This became a new ritual born out of the 2020 COVID-19 pandemic, from the specific necessities of that time and aided by the specific resources of video conferencing, file-sharing, and rapid online creativity that had never been available to us before. Members would extract themselves from at-home work or school, create a sacred space at their desks or coffee tables, and join virtually, sometimes across time zones or even continents, to honor the deceased in what we felt was the best way possible at the time. Different groups added new liturgy, more extended remembrances of the deceased, and centering, meditative practices. A practice of virtual shmirah (watching over the deceased until burial) appeared as well, most notably after the death of Justice Ruth Bader Ginsburg, where people would cease activity for an hour shift to sit and recite Tehillim (Psalms) and symbolically guard the body, albeit from a distance. And soon we also began to see on-line attendance of burials in order to limit the number of in-person attendees.

Like Zoom-based virtual religious services, online school, drive-by birthday parties, telehealth doctor visits, and so many other new practices in 2020, taharah ruchanit, virtual shmirah, and streamed burials all came from a desire to reach whatever level of “normal” activity we could under impossible circumstances.  Also, like all of those practices, these came with a price.

For many chevrot members who practiced taharah ruchanit, the ritual worked well, felt complete and sufficient, and in fact, for some was even more spiritually fulfilling than being in-person with the meit. However, some chevrah members thought that while the intent was for the ritual of taharah ruchanit to be fully sufficient for honoring the deceased in this terrible time, they felt that it had not replaced the traditional form of taharah. As the first wave of lockdowns began to ease restrictions in the summer of 2020, and the shortage of PPE began to abate, planning was already underway in some Chevrot Kadisha for returning to the taharah room. Much of it focused on meticulous detail of reducing fluid splashes, reaching maximum protection from our PPE, improving ventilation and avoiding aerosolizing any infectious particles from the meit.  In many ways, these discussions were as far from “spiritual” as one could get. Yet, like many discussions in Jewish law, God was in the details, in the form of how we could protect the lives of the living chaverim, as much from each other as from the meit, while still providing the honor we intended.

For Yosef, there was a clear end to the wait.  One dramatic night, God remembered the Israelites, just as Yosef had told his brothers. The next day, a company of millions marched out of Egypt with their heads held high and Yosef’s bones (in a casket) in hand. Forty years later he would be laid to rest in Eretz Yisrael.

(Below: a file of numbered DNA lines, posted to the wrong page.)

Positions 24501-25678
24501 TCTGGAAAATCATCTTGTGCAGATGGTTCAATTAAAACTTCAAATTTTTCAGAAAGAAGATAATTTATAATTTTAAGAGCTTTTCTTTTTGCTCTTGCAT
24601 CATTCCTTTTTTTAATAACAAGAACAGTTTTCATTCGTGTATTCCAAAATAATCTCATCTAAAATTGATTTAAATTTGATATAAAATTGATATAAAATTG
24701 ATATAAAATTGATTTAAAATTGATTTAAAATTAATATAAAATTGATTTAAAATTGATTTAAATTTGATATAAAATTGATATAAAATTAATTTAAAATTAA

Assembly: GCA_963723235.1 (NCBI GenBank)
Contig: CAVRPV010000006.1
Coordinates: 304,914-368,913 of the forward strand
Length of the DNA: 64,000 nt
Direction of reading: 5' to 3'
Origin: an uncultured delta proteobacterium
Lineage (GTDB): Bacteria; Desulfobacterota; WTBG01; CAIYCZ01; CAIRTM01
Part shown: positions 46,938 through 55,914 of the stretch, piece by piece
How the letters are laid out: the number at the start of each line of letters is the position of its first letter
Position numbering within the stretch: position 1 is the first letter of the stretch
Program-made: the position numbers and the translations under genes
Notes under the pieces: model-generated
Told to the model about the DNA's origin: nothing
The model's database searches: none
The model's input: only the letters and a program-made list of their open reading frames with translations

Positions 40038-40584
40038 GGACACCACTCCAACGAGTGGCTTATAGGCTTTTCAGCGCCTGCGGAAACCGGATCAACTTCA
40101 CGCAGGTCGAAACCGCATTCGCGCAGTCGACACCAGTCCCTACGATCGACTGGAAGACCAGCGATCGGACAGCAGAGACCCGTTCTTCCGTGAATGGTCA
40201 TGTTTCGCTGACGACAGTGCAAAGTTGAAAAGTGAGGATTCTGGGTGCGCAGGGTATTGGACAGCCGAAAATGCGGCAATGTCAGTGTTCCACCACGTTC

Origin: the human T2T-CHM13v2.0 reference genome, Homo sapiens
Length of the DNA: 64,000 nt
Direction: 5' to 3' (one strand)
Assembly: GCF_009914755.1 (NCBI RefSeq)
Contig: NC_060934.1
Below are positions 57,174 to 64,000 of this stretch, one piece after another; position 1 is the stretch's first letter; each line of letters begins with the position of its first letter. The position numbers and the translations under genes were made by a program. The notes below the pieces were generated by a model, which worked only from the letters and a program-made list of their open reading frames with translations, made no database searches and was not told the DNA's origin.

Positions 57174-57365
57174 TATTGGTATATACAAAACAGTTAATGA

For those who do the holy work of the Chevrah Kadisha in 2021, there is still no clarity; the pandemic smolders along and we continue to be faced with difficult decisions about our practice to which there seem to be no right answers. Are enough of us vaccinated to start in-person taharot again? Are the people who are vaccinated but vulnerable really safe in close quarters? Is it true that the meit really isn’t likely to be a source of contagion? Will the new virus variants put us back to square one?

On the other hand, there are questions regarding past decisions about how to honor the meitim. As we look back, did we really need to stop performing in-person rituals? Could we have gone back long before we did? Were there other mitigating measures, besides not being in-person, that could have adequately protected us and still allowed us to wash, cleanse and dress the meitim in preparation for burial?

Implied in all of these questions are some nagging uncertainties, “Was taharah ruchanit simply not enough? Was it sufficient and complete unto itself, for both the meit and the chevrah team? Did it in fact work to midwife the souls for which it was performed?”

This requires us to ask a larger question in relation to Jewish rituals in general: Are online virtual rituals sufficient in themselves? Do they stand alone, or do they become complete only when accompanied by some complementary, in-person “ending” ritual? In the case of end-of-life rituals in support of a transitioning soul, there are two parts to this inquiry, namely: Are these rituals complete in relation to their job of helping the meit, and secondly, are they complete in relation to the team performing the ritual itself?

For the second question, we see that a few months after the return to in-person taharot, just after the conclusion of Sukkot 5782, the Pittsburgh NCCK held what they hoped would be a unique ritual of completion. They gathered at the cemetery and poured out water and asked for mechilah, forgiveness, from the more than 100 meitim for whom they had performed taharah ruchanit during the time when they were not meeting in person. Nearly all those present expressed that the ritual had given them closure for something that had been missing from those virtual rituals, for the feeling that they had somehow not given the meitim the full measure of honor. Even during a traditional, hands-on taharah, we conclude the ritual by asking mechilah if something was accidentally not done according to tradition or in a respectful way; in this October ritual, they asked for a broader forgiveness for decisions taken out of concern for life, if in those decisions we diminished from the honor due to those going to life everlasting. For the NCCK team, this completion ceremony felt necessary.